The Obama administration has continued the Bush-era reliance on private contractors to sustain the US occupation of Iraq and the US operations in Afghanistan. In Afghanistan, Obama has surpassed Bush’s reliance on contractors with current contractor levels surpassing 100,000 Defense Department contractors deployed. In Iraq, Obama has maintained the long-standing ratio of one contractor to every US soldier.
General Stanley McChrystal, the US commander in Afghanistan/Pakistan, said recently that he believes the US has “created in ourselves a dependency on contractors that is greater than it ought to be.” He added: “I think it doesn’t save money. I actually think it would be better to reduce the number of contractors involved, increase the number of military if necessary.”
Despite such proclamations, the pattern of dependence on contractors is continuing unabated—and not just within the Department of Defense.
On April 20, the US State Department posted a solicitation for armed private security contractors to deploy in “critical or higher than critical threat areas” globally under its Worldwide Protective Services program. Among the firms that have held these contracts are Blackwater, DynCorp, Triple Canopy and Armor Group. ArmorGroup was exposed last year by whistleblowers for a range of misconduct at the US embassy in Kabul, Afghanistan. Among the actions revealed by the Project on Government Oversight were hazing rituals involving nudity and heavy drinking that at times included personnel urinating on each other. The whistleblowers alleged that ArmorGroup personnel created a general atmosphere of fear and intimidation. Last December, following POGO’s revelations, the State Department said it was phasing out ArmorGroup.
In its solicitation for contract bids, the State Department says it will hire as many as six “qualified US firms” for “anticipated and unanticipated personal protective, static guard, and emergency response” functions. The contracts are slated to last one year with the potential for four, year-long options.
To qualify for the contracts, security companies must have a total annual value of at least $15 million in security contracts and must possess a valid “Final Secret Facility Security Clearance.” After the contracts are awarded, the State Department says that it will then sponsor the contractor for “Top Secret Facility Clearance.” In addition, bidding companies must have at least two years of experience operating in “austere and hostile environments overseas” such as Pakistan, Afghanistan and Iraq and experience in “operating long term personal protective security details for executive level dignitaries.” The solicitation indicates that the work will include “a static guard and emergency response team requirement in Baghdad, Iraq, a static guard and emergency response team requirement in Kabul, Afghanistan, and a personal protective security service requirement in Jerusalem.”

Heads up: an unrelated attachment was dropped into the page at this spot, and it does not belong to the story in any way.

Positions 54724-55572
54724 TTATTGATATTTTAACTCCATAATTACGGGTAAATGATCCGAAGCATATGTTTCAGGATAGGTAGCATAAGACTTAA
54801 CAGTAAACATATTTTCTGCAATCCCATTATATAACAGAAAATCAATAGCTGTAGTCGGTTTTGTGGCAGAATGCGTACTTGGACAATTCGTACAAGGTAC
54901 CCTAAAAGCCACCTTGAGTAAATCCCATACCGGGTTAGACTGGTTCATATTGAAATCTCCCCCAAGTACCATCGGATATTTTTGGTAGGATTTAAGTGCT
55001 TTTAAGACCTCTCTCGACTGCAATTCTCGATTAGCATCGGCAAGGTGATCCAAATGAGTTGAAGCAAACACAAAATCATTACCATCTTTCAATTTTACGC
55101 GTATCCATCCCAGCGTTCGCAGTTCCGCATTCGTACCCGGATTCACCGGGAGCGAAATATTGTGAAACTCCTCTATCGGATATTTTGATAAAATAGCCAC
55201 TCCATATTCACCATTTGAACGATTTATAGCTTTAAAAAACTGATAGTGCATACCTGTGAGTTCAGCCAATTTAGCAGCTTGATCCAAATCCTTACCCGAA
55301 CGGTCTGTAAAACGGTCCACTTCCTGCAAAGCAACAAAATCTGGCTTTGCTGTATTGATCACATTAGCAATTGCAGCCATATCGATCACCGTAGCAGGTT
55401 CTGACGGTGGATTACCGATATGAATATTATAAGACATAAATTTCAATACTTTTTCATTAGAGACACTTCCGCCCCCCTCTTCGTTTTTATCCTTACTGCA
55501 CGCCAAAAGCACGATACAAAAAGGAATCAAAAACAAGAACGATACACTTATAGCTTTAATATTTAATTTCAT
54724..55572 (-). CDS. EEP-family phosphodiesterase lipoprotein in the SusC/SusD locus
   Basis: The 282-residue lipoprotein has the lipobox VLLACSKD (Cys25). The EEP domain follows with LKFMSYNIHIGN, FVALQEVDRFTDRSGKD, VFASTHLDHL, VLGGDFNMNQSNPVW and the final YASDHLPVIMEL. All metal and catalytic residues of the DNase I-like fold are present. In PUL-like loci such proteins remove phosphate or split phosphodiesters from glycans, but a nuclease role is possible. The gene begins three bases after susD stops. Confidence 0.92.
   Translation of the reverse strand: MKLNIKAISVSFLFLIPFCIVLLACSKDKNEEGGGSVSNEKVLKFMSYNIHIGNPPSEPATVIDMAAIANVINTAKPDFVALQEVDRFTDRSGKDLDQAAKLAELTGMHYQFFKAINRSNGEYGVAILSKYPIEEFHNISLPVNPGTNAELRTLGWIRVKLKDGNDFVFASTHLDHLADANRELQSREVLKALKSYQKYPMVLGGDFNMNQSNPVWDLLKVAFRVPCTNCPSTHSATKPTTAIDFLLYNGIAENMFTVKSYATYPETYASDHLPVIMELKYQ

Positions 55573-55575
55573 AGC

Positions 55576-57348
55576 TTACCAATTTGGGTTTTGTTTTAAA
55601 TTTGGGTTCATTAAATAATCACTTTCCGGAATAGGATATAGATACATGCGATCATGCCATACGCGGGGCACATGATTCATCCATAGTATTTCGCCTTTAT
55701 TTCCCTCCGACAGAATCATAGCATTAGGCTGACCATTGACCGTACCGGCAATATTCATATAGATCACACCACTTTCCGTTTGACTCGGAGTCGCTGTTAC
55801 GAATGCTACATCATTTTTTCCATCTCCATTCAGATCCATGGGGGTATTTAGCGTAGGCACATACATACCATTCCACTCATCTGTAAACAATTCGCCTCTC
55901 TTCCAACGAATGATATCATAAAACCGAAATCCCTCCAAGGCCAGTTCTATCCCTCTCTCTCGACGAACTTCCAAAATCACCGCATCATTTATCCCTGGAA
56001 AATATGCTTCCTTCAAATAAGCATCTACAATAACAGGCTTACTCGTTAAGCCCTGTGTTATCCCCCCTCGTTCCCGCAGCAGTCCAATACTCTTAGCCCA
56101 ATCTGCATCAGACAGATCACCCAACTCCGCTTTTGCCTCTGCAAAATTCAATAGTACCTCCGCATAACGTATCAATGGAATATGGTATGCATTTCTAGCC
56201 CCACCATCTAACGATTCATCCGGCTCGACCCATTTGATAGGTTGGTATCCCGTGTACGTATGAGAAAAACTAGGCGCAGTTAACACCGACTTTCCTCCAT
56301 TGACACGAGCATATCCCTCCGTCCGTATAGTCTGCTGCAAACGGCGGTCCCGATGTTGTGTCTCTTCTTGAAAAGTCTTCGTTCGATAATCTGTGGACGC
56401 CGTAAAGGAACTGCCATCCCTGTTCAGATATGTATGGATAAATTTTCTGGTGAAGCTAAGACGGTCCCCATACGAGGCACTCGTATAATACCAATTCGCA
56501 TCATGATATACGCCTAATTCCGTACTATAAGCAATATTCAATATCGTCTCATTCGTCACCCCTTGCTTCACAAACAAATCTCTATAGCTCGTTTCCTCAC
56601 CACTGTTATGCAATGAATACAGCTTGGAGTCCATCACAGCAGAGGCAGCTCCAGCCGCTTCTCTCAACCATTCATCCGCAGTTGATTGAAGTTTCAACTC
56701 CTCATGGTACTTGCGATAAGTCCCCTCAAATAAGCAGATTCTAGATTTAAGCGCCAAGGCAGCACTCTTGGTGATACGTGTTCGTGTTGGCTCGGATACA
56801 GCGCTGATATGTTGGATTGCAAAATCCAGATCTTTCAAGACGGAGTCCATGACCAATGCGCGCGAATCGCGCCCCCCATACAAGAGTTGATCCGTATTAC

Among the companies listed as “interested vendors” to bid on the contracts are the predictable list of industry giants: L-3 Services, SAIC, USIS, Northrop Grumman, and DynCorp. Blackwater, which has been a prime contractor under the WPS program since the beginning of the Iraq invasion, does not appear to be bidding on the contract. If that remains the case, it could represent the end of an era in the mercenary business. In a sea of heavy-hitters, two lesser-known firms in particular that have expressed interest in the contracts jump out: Instinctive Shooting International and Evergreen International Aviation.
Hiring Instinctive Shooting International for any type of armed contract in a Muslim country, particularly to operate in Jerusalem with a stamp of US government legitimacy, should be cause for serious concern and Congressional inquiry. Instinctive Shooting International (ISI) was founded by Hanan Yadin, a former member of the Israel National Counter-Terrorism Agency and a veteran of the Israeli Defense Forces. According to his bio [PDF], Hanan “received advanced training at the Israeli Anti-Terror Academy and served as an instructor at the Israeli Military Intelligence Academy. As part of a Special Ops unit he executed high-risk missions against terrorist’s cells. Hanan is an expert marksman and has completed advanced training in crisis response, Krav Maga (the Israeli unarmed fighting system), urban warfare and tactical operations.”